Rejoice in the Lord always – Br. David Vryhof

Br. David Vryhof

Zephaniah 3:14-20
Philippians 4:4-7
Luke 3:7-18

I don’t spend a lot of time reading for pleasure, but when I do, I usually gravitate towards mysteries.  I love the way skilled mystery writers can weave together a complex plot involving a whole cast of characters, somehow leaving us hanging at the end of each chapter, eager for more.  The situations the detectives find themselves in are always so complicated – there are numerous suspects with possible motives and pieces of evidence that don’t seem to fit, and we’re wondering how this tangled situation will ever be resolved.  But, invariably, in the final pages the truth comes out, the villain makes a fatal mistake, a key piece of evidence comes to light, or the detective has a brilliant flash of insight, and the whole complex situation finds resolution.  95% of the book is spent weaving the complicated plot, and the last 5% is spent resolving and explaining the mystery.

Most of the time I find these kinds of stories satisfying.  (I do like a tidy ending!)  But at times the ending feels too neat and I think to myself, ‘that’s not how life works.’  Situations in life that are as tangled as this don’t resolve themselves quite this conveniently, most of the time.

This passage from the book of the prophet Zephaniah feels a little like that.  It is overwhelmingly positive.  Israel has every reason to “sing aloud” and to “rejoice and exult with all their heart” (v 14):  the Lord has taken away the judgments against them, and has turned away their enemies (v 15).  He has removed disaster from them and dealt with their oppressors (v. 18-19).  God is in their midst, “a warrior who gives victory” and therefore they need not fear anymore (v 16).  God “rejoices over them with gladness” and “renews them in his love” (v 17); he has “changed their shame into praise” and has made them renowned in all the earth (v 19-20).  There is every reason to rejoice and sing!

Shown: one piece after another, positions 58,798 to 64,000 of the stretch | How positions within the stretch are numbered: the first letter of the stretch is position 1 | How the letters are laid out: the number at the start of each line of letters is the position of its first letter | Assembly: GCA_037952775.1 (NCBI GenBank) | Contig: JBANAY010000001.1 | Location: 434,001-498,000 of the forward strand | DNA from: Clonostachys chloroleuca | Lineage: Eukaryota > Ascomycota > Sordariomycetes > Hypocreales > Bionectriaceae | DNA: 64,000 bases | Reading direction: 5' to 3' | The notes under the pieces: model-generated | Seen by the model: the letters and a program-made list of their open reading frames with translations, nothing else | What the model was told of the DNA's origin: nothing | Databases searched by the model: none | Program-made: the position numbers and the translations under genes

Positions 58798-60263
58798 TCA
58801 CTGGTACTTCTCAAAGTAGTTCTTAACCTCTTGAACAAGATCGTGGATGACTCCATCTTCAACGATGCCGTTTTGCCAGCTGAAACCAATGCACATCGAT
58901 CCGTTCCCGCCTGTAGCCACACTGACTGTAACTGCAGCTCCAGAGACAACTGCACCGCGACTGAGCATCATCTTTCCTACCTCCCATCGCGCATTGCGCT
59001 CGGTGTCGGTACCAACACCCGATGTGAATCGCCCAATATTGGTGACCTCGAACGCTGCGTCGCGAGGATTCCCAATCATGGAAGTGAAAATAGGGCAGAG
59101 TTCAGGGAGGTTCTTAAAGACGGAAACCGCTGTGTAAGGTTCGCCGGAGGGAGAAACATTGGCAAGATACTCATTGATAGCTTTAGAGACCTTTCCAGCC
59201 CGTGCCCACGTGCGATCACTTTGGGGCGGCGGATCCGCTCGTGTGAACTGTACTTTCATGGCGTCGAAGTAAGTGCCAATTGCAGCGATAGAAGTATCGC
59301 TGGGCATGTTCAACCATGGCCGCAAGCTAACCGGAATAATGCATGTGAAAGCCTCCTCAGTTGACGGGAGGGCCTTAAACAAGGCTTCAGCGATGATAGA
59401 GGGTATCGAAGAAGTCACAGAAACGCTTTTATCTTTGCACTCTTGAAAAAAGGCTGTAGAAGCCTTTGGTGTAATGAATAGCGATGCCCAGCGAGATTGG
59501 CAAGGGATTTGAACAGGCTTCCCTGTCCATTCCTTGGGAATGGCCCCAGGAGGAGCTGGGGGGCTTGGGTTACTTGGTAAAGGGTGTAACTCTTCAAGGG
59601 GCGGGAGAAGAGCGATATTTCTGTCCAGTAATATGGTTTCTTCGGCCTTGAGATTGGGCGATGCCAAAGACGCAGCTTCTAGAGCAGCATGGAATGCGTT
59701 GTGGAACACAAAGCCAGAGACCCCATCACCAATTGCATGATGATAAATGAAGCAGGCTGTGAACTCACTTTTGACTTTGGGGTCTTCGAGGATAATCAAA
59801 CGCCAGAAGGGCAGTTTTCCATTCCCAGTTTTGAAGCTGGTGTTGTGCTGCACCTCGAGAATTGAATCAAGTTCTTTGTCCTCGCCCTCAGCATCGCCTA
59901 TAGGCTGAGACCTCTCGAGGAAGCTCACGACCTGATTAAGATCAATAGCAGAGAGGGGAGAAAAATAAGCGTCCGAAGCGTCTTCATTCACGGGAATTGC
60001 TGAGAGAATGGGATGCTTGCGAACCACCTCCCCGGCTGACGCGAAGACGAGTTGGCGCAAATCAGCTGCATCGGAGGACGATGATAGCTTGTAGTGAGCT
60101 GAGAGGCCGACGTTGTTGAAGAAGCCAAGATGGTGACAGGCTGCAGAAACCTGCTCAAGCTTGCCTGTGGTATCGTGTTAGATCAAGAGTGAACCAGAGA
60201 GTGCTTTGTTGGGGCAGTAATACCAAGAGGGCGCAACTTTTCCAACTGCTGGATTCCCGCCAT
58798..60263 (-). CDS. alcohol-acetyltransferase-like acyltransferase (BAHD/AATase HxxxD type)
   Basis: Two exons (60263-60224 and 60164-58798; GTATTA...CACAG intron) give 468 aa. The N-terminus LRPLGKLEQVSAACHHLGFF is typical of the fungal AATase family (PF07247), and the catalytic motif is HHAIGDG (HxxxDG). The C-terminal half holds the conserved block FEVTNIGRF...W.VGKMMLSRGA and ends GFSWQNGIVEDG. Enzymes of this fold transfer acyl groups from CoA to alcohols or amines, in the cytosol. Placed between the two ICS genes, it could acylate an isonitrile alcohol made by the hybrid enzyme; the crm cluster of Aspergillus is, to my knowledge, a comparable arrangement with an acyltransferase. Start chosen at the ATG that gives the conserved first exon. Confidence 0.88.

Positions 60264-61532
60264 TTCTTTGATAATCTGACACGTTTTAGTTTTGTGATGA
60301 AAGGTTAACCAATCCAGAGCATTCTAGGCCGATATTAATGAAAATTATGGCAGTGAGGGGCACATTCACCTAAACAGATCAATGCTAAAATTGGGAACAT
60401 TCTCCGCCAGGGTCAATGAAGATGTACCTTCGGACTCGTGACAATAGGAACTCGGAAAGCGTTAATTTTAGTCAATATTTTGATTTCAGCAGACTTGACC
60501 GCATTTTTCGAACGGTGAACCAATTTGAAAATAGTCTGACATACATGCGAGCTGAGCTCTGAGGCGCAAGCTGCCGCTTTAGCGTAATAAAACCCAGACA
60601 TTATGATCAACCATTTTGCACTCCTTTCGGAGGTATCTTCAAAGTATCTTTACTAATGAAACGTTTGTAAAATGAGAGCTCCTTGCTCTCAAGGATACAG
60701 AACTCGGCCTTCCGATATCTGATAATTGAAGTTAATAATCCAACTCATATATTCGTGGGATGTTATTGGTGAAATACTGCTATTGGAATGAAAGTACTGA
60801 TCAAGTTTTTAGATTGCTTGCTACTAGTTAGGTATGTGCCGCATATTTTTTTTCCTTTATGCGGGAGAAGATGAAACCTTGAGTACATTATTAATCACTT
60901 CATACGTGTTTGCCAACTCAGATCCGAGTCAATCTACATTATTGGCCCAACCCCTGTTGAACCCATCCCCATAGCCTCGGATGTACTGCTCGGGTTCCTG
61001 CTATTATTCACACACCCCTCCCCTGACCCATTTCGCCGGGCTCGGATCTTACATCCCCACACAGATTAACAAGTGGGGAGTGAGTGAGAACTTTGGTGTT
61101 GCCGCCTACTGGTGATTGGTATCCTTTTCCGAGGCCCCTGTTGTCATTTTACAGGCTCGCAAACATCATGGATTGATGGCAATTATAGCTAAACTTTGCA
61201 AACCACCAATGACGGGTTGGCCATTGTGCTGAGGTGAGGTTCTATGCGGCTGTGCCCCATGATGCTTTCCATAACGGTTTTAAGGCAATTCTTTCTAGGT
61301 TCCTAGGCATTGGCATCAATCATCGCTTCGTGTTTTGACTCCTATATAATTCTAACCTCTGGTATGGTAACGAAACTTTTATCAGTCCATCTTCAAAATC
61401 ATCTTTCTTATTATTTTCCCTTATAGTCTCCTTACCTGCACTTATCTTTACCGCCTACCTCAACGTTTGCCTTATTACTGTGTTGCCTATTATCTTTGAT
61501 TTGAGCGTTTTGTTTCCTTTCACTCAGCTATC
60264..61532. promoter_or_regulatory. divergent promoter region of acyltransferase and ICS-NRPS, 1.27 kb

It all sounds too good to be true.  And reading just this excerpt we could easily overlook the fact that the rest of the book of the prophet Zephaniah has a very different tone:  it is full of grief and misery, and contains, in commentator Scott Hoezee’s words, some of the “grimmest, saddest and most frightening stuff in the whole Bible.” Most of Zephaniah is pure doom-and-gloom.

The very hopeful and overwhelmingly positive words from Zephaniah 3 that we heard read this morning balance out the rest of Zephaniah’s message, and also help temper the fiery rhetoric of John the Baptist in our Gospel reading today.  Perhaps we need to hear both the positive and the negative messages to maintain a proper balance.  There will always be challenges in life – hardships and difficulties, enemies and oppressors, injustice and pain.  No human being is exempt from the suffering that human life brings.  But there is also joy and love and hope, and the reminder that God’s purposes always lead towards Life and Light.  We may pass through difficult times, we may have to endure setbacks and tragedies, we may face tremendous and seemingly insurmountable obstacles, but in the end Life and Goodness and Justice will prevail because that is God’s purpose.  And in the end, the purposes of God will prevail.  We have come to believe and are convinced that there is nopower on earth – no person, no government, no evil force – that is greater than God’s power; and that there is nothing that can thwart God’s purposes in the end.

St Paul believes this, and that is why he can instruct the Christians at Philippi to “rejoice in the Lord always.”  “Do not worry about anything,” he assures them, “but in everything by prayer and supplication and thanksgiving let your requests be made known to God.  And the peace of God, which passes all (human) understanding, will guard your hearts and your minds in Christ Jesus.”

It’s crucial to remember that Paul writes these words from prison.  He has been arrested, beaten, falsely charged and imprisoned; his life hangs in the balance; and yet he finds reason to hope, to put his trust in God, and to give thanks.

Thomas Merton, the 20th century Trappist monk and writer, understands what it means to “rejoice in the Lord always” and to give thanks in every circumstance.  He recognizes the love of God in everything – in every moment of existence, in every gift that we receive from God’s hand – and urges us to live lives characterized by gratitude: